keep it simple

when we were little everyone had these simple 16page A5 notebooks. it was the standard in israel. a few years deeper into the school system we were introduced to the the 40page, and after that, fancy spirals came, and designed notebooks and whatnot. 
but these are the best notebooks, they’re so anti-designed that of course they will become a huge trend now with their brown paper back and small size… because in this day and age, it will take us forever to fill a notebook with more than 16 pages anyway. 
it’s also really easy to take a page out and share with friends, as long as you didn’t pass the middle.
i don’t know the whole story, but from what i understand, someone found a whole lot of these notebooks, and thought it would be clever to hand them out to artists from different traits and disciplines. it all came together to a big exhibition with over 350 notebooks in “beit ha’ir” the old town hall of tel aviv, now functioning as a modern art museum.
and they wanted to make a flyer. and taking a picture of a piece of art on one page of one notebook, just won’t cut it.
so we went downtown with a couple of friends. went to visit Babi, a Sudanese refugee who’s been living in Tel Aviv for the past four years and has a barber shop in Neveh Sha’anan. one of those perfect places with the posters with the haircuts you can choose from are numbered. and we thought it would be a good location for our shoot.
we gave the participants the notebooks to look through them as if they were magazines in the salon while they wait. and this is what we got.

claes goran shanghai

before we decided to leave china we attended DAFF, the design art and fashion fair in shanghai. we went there for kicks, but ended up collaborating with two brands there, claes goran, a swedish shoe and bag company and a local brand OBA. at the event we shot their fashion shows and then kept in touch and thought about doing more shoots.
we managed to do one shoot with claes goran before leaving. touring some great spots in shanghai, parks, commercial plazas, old neighborhoods and abandoned building sites all combining two classic chinese elements, green plants and piles of concrete.
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for more. check out their website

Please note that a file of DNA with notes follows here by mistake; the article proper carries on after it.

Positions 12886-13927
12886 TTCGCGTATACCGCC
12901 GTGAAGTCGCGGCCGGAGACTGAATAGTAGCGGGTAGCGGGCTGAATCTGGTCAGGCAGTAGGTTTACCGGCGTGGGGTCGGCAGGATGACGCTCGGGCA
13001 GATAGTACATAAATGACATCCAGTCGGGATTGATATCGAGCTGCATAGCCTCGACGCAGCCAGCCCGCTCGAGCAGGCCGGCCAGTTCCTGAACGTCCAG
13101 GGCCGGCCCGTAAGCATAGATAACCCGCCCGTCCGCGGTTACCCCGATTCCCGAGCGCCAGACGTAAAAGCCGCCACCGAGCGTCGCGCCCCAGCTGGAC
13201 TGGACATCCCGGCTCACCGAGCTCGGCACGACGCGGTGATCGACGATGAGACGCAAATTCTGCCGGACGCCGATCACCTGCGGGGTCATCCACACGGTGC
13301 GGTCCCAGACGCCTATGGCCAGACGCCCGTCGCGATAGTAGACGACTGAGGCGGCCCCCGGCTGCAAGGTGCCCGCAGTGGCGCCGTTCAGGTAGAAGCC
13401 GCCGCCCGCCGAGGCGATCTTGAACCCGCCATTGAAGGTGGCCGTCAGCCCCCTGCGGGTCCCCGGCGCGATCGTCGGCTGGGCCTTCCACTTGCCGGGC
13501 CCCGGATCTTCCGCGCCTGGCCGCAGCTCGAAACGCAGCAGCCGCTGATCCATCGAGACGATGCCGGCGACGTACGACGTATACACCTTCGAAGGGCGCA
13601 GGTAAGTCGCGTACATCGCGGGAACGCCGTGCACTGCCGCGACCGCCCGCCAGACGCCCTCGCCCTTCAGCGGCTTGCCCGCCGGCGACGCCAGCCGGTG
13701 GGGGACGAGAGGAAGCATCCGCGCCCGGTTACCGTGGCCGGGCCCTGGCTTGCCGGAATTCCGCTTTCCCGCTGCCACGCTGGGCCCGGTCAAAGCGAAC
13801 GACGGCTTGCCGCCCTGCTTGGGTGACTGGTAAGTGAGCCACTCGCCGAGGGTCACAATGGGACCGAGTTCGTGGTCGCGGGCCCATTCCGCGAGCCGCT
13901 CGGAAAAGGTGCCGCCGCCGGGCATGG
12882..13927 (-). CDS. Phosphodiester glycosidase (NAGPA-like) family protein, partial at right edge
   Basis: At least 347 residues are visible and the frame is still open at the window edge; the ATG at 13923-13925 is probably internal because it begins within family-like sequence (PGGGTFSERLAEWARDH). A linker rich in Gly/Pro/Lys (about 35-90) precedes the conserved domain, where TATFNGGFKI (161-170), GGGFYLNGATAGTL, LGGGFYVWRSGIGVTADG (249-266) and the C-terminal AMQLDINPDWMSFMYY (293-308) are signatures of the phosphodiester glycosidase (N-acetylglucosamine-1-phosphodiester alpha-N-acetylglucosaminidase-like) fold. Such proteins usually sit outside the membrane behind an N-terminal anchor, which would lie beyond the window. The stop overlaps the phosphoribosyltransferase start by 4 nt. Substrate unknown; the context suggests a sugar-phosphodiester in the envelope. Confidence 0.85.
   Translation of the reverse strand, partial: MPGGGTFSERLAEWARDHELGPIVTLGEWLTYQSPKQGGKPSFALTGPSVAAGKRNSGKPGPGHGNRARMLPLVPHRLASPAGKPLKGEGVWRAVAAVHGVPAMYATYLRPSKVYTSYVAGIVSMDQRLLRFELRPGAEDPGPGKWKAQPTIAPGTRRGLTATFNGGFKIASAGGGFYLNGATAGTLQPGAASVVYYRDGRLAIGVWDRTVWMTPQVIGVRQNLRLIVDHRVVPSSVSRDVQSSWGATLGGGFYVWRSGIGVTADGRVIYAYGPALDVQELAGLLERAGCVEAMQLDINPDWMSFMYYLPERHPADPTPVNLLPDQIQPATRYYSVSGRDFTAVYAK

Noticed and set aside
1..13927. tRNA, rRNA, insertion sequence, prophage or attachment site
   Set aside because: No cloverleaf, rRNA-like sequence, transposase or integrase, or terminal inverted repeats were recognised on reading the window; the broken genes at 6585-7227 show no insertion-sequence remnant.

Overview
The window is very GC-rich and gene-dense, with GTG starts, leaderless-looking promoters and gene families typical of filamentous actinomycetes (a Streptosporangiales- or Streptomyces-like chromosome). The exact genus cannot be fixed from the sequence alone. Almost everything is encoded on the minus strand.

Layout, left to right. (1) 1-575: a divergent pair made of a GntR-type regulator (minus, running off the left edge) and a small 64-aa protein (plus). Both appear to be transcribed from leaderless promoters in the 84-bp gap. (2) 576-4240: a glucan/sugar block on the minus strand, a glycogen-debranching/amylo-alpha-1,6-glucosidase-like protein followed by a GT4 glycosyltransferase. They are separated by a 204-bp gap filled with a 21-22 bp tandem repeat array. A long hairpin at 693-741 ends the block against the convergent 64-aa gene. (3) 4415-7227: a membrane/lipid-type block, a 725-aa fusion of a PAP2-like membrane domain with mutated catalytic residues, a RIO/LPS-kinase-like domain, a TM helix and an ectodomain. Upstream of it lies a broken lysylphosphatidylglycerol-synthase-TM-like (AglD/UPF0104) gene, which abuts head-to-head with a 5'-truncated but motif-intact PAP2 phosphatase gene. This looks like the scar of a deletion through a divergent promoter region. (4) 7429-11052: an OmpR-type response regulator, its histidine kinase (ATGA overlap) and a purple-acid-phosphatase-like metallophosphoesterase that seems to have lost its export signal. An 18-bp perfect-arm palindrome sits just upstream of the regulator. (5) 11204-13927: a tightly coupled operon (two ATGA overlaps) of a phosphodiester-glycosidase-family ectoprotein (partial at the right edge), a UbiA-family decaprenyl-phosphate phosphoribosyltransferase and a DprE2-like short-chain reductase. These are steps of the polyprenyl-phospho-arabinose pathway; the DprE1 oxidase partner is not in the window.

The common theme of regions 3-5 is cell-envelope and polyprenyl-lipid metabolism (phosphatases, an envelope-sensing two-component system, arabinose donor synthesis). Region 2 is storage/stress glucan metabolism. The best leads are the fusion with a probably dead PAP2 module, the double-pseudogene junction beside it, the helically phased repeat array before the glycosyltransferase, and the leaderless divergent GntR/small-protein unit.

mark builds bikes

a few weeks ago i went to meet mark to interview him for . tomer from bawakawa told me that there’s a guy right next to their studio that builds funky bikes, for some reason, i thought it would be a really small workshop, with someone really old and a ton of bike parts, and seriously funky bikes… i don’t know why i thought that, it doesn’t really make sense.
mark is an awesome guy. he has the coolest stories, and really digs bikes. and not because they’re fast or rad, because they serve a purpose. he specializes in building work bikes and carriers, like he saw when he traveled in india and like you can see all around holand, filled with lots of kids.

we talked about traveling to india, to japan, seeing how design works over there, living in haifa, we both lived there for a short time and hated it for different reasons, and both have a great love for the city. he used to build bikes right around the corner from where my studio is. and he was very involved with the local punkrock scene. we have a lot in common and he was really fun to talk to.


when i told yael about him and showed her the pictures i took, she automatically asked if he’s that guy i have a picture of from yafo. i didn’t even think about it, but apparently, i took a picture of mark riding a high-bike in old yafo in 2009, and posted it on my page. i have some more pictures from that day i need to send him.Image

hebrew readers can read the full interview here:

casual domination

i’ve known this girl sol for a while, recently i found out she’s really into S&M. she’s been into S&M for years, but has recently decided to take it to a professional level.  we talked a lot about the problems of starting a “small business” in israel where everything is small and no one ever takes themselves too seriously, nothing out of the norm ever becomes a full time job, you see it here with musicians, artists, who can be extremely talented, but they need another job and keep their passion as a “hobby”. it’s a bit of a bummer sometimes, but other times it’s actually really cool, like meeting a model at the backstage of a fashion show who’s attending med school, and metal band rockstars working as computer programers, that one isn’t even rare.
and then another thing came together; a online community driven shopping website asked me to start writing for them and i thought that an interview with sol would make a good opening for more interviews, articles and blog posts to come.